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Bad faith and punitive damages: Stewart v. Lloyd’s Underwriters

The Lawyer's Daily

In the case of Stewart v. Lloyd’s Underwriters 2019 BCSC 1582, the British Columbia Supreme Court considered a claim for punitive damages arising from the insurer’s alleged breach of the duty of good faith. Read the full article: Bad faith and...

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Bad faith & punitive damages update – case commentary – Stewart v. Lloyd’s Underwriters

Introduction Recently, in Stewart v. Lloyd’s Underwriters, 2019 BCSC 1582, the British Columbia Supreme Court considered a claim for punitive damages arising from the insurer’s alleged breach of its duty of good faith.  Ultimately, the court agreed that punitive damages...

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Material Misrepresentation and Material Change in Risk: BC Case Commentaries

Introduction In two recently released cases, the British Columbia Supreme Court considered an insurer’s ability to have an insurance policy declared void ab initio by reason of material misrepresentation and material change in risk.  The insurer was successful in one...

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Construction on First Nations Land: Determining the Applicable Building Code

Introduction As recognized by the Standing Senate Committee on Aboriginal Peoples, most on-reserve housing and infrastructure is poorly built, in serious disrepair and under-supplied.[1]  This recognition has led to an increase in construction projects on First Nations lands, which will...

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Clarifying the “Trilogy” and the Covenant to Insure: Royal Host GP Inc. v. 1842259 Ontario Ltd.

Introduction In Royal Host GP Inc. v. 1842259 Ontario Ltd., 2018 ONCA 467, the Ontario Court of Appeal reversed the motion judge’s decision, clarified what is known as the “Trilogy” and allowed a landlord to advance a subrogated action against...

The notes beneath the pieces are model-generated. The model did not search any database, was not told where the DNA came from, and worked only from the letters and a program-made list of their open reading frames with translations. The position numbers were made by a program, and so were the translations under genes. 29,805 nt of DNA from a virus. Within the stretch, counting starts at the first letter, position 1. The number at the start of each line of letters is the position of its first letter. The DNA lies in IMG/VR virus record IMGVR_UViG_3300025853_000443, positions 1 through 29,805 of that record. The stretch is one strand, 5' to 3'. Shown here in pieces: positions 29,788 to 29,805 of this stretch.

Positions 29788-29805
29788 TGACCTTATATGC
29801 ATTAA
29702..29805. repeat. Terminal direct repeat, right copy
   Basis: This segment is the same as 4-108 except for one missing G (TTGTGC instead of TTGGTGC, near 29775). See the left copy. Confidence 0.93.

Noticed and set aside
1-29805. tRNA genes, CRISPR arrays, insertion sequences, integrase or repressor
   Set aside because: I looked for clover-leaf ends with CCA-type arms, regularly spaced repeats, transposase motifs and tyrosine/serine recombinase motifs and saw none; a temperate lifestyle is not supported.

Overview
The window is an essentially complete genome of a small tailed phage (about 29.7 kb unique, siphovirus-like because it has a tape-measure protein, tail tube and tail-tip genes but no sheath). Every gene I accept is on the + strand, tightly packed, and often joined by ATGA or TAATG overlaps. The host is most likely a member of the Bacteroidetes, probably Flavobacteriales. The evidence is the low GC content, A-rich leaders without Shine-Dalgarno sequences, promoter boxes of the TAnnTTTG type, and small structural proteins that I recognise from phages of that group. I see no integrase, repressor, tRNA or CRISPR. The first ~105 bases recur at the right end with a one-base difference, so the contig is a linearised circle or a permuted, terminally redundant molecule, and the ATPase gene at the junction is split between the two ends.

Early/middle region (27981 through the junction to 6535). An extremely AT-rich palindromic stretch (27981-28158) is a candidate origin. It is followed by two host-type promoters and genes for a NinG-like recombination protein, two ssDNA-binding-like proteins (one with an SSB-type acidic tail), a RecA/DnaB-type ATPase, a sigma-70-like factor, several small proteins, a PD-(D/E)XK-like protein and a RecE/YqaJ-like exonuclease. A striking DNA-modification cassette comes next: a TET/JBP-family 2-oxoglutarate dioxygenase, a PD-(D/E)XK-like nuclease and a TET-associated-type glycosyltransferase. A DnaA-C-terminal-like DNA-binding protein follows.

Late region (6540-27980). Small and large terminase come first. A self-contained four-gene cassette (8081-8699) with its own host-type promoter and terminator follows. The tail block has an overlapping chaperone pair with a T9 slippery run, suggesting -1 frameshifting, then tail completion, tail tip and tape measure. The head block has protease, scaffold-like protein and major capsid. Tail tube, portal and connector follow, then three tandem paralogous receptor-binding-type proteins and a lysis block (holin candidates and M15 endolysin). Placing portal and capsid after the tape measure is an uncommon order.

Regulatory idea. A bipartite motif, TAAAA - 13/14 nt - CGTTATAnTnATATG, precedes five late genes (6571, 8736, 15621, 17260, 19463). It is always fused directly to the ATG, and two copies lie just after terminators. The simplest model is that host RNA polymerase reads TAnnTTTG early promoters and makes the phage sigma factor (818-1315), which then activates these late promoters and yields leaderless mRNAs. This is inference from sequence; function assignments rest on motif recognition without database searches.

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Insurance Coverage for Natural Disasters

Canada's Equine Guide 2018, p. 20-24

In recent years, many parts of Canada have been devastated by natural disasters, including forest fires, ice storms, and floods. These disasters have impacted the equine community by causing loss and damage to barns, fencing, pastures, feed supplies and livestock,...

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Case Commentary: Himark Homes Ltd. v Janas, 2017 BCSC 1719 and Subrogated Warranty Claims Against Building Consultants

Introduction All new homes constructed in British Columbia are required to be protected by home warranty insurance obtained by the builder.  Generally, pursuant to the terms and conditions of the warranty insurance, the builder is required to remediate any deficiencies...

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Intentional Acts, Artful Pleading and the Duty to Defend in British Columbia

The recent Supreme Court of British Columbia case of Co-operators General Insurance Company v. Kane, 2017 BCSC 1720 confirms the broad manner in which British Columbia courts interpret the duty to defend, and the extent to which that duty can...

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Mediation in British Columbia: Does Mandatory Mediation Mean Mandatory Attendance for Lloyd’s Underwriters?